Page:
Gulmuradov asked for the president's forgiveness and even took an oath before his colleagues that he would mend his ways, the newspaper reported.
Niyazov, who is known here as Turkmenbashi -- or "Father of all Turkmen" -- "showed great humanity" and decided that Gulmuradov could keep his job, the newspaper added.
The director of a regional oil and gas warehouse Atadzhan Akiyev also chose to give his two-story home to the government after admitting to corruption.
The newspaper quoted a letter from Akiyev to Niyazov in which he pleaded for forgiveness and added: "I give the state my house, which I am not worthy of, without regret."
Such cases are not alone, according to the newspaper, and some of the confiscated homes have now been converted into kindergartens.
Corruption is pervasive in this Central Asian state and Niyazov often accuses top officials at cabinet meetings of taking bribes.
Niyazov, who runs this Central Asian state with an iron fist, has spent millions of dollars in state funds on statues and palaces dedicated to himself while many residents in desert regions live without electricity or running water. (AFP)
Minor Earthquake Hits Turkmen Capital
September 20, 2000
An earthquake hit Ashgabat and the town of Firyuza at 20:19 local time yesterday.
The earthquake measured 2.5 points [on Richter scale] in the capital and 3.5 points in Firyuza, the Turkmen seismologic research institute reported. No destruction or casualties have been registered so far.
The earthquake's epicenter was located 85 km southwest of Ashgabat, on Iranian territory in the town of Bojnurd. (BBC Central Asia Monitoring -- Turkmen State News Service)
Turkmen Boy To Receive Life-Changing Surgery In U.S.
September 19, 2000
A young boy from the Central Asian nation of Turkmenistan will undergo a complicated operation in Los Angeles to remove a baseball-sized tumor from his jaw, the group paying for the procedure said.
The procedure to be performed on September 22 is potentially very dangerous, said Fresh Start Surgical Gifts, a non-profit organization that provides free reconstructive surgery for children suffering from physical deformities.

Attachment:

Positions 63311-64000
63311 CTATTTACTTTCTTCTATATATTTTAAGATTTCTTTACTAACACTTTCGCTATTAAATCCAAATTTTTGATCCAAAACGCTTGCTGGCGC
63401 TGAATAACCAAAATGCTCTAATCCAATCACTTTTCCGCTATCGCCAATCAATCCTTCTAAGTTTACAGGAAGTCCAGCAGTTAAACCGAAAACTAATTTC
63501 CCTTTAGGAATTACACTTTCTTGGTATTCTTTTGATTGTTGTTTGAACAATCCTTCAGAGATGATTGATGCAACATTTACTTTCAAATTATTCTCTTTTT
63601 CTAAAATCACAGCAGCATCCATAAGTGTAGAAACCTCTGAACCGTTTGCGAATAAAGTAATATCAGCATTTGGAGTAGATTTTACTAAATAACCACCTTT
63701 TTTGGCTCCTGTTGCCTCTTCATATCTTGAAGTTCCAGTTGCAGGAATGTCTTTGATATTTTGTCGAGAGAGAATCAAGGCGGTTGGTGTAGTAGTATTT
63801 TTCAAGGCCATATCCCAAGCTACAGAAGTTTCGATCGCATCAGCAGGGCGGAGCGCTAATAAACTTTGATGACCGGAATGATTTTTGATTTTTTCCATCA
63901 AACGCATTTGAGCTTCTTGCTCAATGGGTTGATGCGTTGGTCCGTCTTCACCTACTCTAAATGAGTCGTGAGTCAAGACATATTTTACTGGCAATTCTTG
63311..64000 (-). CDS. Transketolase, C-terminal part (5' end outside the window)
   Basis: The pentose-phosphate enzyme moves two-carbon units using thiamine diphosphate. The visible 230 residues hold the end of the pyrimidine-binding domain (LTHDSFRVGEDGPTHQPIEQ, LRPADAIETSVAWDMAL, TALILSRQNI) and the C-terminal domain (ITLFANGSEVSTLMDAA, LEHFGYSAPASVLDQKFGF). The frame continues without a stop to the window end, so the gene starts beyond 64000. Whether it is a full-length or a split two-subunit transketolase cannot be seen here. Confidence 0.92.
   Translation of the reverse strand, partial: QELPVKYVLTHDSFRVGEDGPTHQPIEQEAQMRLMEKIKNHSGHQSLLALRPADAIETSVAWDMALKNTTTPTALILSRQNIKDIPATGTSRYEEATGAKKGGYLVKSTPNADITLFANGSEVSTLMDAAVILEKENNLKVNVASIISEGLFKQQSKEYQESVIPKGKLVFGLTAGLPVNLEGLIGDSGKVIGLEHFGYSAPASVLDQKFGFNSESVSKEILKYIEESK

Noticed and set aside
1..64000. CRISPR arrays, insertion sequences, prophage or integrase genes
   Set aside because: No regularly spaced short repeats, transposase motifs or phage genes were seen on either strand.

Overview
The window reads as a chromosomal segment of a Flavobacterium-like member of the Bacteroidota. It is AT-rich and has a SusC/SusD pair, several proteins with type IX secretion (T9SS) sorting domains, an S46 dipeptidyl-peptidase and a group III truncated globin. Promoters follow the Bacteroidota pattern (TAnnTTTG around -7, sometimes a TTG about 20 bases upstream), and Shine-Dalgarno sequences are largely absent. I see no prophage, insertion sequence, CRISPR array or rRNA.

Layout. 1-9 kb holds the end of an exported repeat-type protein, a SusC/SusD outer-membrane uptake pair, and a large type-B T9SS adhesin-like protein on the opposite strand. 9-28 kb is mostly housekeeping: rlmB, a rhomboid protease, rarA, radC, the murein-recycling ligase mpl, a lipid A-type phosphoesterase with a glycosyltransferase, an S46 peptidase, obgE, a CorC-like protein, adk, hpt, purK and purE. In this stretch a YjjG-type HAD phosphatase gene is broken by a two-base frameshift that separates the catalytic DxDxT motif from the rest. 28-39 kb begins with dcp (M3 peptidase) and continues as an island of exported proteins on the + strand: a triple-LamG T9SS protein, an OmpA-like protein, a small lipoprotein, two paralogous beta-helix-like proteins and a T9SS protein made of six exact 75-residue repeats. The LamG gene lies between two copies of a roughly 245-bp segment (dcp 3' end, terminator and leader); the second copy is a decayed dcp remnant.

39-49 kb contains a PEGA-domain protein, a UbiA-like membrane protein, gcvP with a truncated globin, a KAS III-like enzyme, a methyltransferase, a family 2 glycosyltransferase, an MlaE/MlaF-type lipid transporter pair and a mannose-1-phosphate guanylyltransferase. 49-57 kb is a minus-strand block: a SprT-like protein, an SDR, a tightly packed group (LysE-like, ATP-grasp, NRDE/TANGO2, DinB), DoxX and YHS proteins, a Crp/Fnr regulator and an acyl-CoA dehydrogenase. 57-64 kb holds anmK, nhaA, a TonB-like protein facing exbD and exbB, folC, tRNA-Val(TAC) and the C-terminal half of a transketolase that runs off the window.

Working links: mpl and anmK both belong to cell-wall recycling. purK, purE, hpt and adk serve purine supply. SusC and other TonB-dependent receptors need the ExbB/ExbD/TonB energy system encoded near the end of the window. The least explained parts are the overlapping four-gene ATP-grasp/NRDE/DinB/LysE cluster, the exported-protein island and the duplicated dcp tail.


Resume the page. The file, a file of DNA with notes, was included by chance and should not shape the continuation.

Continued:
Andrey Boroviskiya, 12, was first spotted by a U.S. Peace Corps worker on a bus in the former Soviet Republic, said Fresh Start.
The tumor had been growing since his birth. The disfigured boy was ostracized, and could not receive the proper medical care in Turkmenistan to remove it.
"Andrey's ability to eat and drink is greatly impaired and his upper-airway is at risk," said Fresh Start director Martin Davis.
"His face is severely deformed, but is correctable by surgical removal of the tumor and reconstruction," Davis said.
The surgery will cost more than USD 100,000, the group estimates.
"With the help of donations from all over the United States, we're able to provide Andrey with the best care available," Davis said.
The surgery is dangerous because the tumor is a mass of blood vessels, "and a large fluid loss is expected during the procedure," the group said.
Fresh Start presented Andrey's case earlier this year at a symposium at the Salk Institute in La Jolla, California. He was examined by some of the world's leading authorities, who reached a consensus on how to approach the operation.
All surgeons are donating their time, the group said. (AFP)
Uncertainty Around Trans-Caspian Pipeline: PSG Closes Ashgabat Office September 19, 2000
The U.S. consortium involved in the trans-Caspian pipeline project to ship Turkmen gas to Turkey said yesterday it was closing its office in Ashgabat because of the project's uncertain future and the company's failure to establish fruitful relationship with the Turkmen government.
Representatives of PSG, which comprises General Electric Capital Services and Bechtel Enterprises, said also that the consortium was handing over leadership in the $2.0 billion project to partner Royal-Dutch Shell.
"We have agreed that Shell will take on the leadership of the consortium and the project will be managed in Turkmenistan through Shell's offices in Ashgabat," a project official, Stephen Tommczak, told Reuters.
Tommczak said the PSG offices would close at the end of October but added that the closure did not signify exit from the project.
Turkmenistan has a deal to sell huge volumes of gas to Turkey starting 2002, but the trans-Caspian project ran into trouble last year when gas was found off the Azeri coast, prompting Baku to demand a share in the pipeline capacity.
PSG presented project proposals to Turkmen President Saparmurat Niyazov earlier this year, but is yet to get a response.
Meanwhile Niyazov has signed a tentative deal to sell 50 bcm of gas every year to Russia, which in effect would leave none for the planned U.S.-backed pipeline, as well as strengthen Turkmenistan's dependence on Russia. (Reuters)
Turkmenistan Out Against Being Played For Fool In Gas Project -- Niyazov